The Downer Days of Christmas (Film Review: “Christmas, Again”)

An antidote to the relentless holiday genre movie, Christmas, Again is a quietly observed character portrait and anything but a Hallmark card.

SnapShot Plot

It’s not a very merry Christmas for a seasonal tree vendor – ironically named Noel – returning to his New York City street corner after a heartbreaking split with his longtime girlfriend. Working 16 hour days, sleeping in his trailer, getting no rest from the strenuous yet dreary task of packing, hauling and lifting the trees, day after day, he trudges through his work like a barely awake sleepwalker. When his returning customers ask where’s that nice woman who used to be with him in years past, he’ll only say something like, “She’s not around this year.” Yet behind his stony facade and his relentless work ethic, we can see that this is a man who’s struggling with a serious depression. His loneliness and personal isolation are palpable, even as he deals with a variety of neighborhood customers and characters, including one mysterious young woman he literally carries home one night.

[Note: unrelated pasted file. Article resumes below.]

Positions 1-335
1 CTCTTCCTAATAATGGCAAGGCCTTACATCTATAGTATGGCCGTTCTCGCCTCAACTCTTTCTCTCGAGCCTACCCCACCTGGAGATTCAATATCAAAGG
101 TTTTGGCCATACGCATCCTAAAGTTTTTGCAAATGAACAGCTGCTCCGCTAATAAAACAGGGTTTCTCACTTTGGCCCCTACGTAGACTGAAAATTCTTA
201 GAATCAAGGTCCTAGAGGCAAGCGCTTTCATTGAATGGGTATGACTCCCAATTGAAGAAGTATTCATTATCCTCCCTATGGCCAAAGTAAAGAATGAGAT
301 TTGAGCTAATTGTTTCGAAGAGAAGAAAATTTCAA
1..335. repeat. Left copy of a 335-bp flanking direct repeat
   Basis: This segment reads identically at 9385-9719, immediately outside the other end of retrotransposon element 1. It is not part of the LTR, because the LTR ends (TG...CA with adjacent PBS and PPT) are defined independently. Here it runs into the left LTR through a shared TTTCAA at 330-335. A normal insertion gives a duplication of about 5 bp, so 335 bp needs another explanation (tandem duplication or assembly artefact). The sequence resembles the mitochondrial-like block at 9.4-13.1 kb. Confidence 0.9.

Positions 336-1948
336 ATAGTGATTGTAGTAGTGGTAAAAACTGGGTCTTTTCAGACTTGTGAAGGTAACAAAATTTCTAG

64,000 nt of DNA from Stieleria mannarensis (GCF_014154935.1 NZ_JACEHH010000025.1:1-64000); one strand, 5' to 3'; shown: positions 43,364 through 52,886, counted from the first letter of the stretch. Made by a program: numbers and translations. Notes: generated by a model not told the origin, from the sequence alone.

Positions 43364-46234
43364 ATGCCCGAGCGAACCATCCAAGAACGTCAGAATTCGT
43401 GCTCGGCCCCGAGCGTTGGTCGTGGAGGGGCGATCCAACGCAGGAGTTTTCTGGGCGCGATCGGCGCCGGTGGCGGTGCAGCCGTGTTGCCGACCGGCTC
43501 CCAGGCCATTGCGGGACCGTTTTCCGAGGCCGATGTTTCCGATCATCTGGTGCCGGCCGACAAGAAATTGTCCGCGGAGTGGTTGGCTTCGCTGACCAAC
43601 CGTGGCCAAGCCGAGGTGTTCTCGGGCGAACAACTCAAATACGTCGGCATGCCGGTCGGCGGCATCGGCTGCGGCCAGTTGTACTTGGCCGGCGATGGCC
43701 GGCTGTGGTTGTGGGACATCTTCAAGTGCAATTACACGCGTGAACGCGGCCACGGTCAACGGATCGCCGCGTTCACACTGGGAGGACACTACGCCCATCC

Parting Shot

Talk about research for a feature film debut . . . Writer/Director Charles Poekel decided that the only way to fully grasp the experience of a seasonal Christmas tree vendor in New York City would be to actually be one himself. He’s had his own tree stand in the neighborhood of Greenpoint, Brooklyn for almost five years, where his lead actor, Kentucker Audley put in his time doing the job he would later portray in the film. A word about Kentucky Audley. There’s something intrinsically appealing and interesting about him in a very old-fashioned Hollywood way. A decency in the eyes, a pure physicality that speaks volumes where dialogue isn’t needed. We root for this guy, and we hardly even know him.

What makes this film captivating is the emphasis on Mood over Plot. You may wonder what keeps you in your seat during much of this little movie, as there are no dramatic character arcs or narrative movements, no aha moments of discovery or revelation. Cinematographer Sean Price Williams actually shot the film in a slightly grainy, muted way which does much to convey the feel of the place and the subtle tonal changes between night and day, all sealing the deal to help us experience these days through Noel’s weary eyes.

Christmas, Again is a quiet little movie for those of us who don’t like to be knocked over the head with an overdose of holiday cheer. It’s the kind of film that proves that sometimes it feels good not to feel good. Sometimes, all we need is a simple focus on one person’s take on the human scenery around him, and if some pure distillation of Christmas spirit shakes loose like errant pine needles on the ground, well there’s some magic in that.

Featured Image Courtesy of:  https://www.fandor.com/movie-genres/independent-films-147

YouTube Trailer Courtesy of:  https://www.youtube.com/watch?v=DZGHw3uJJAk

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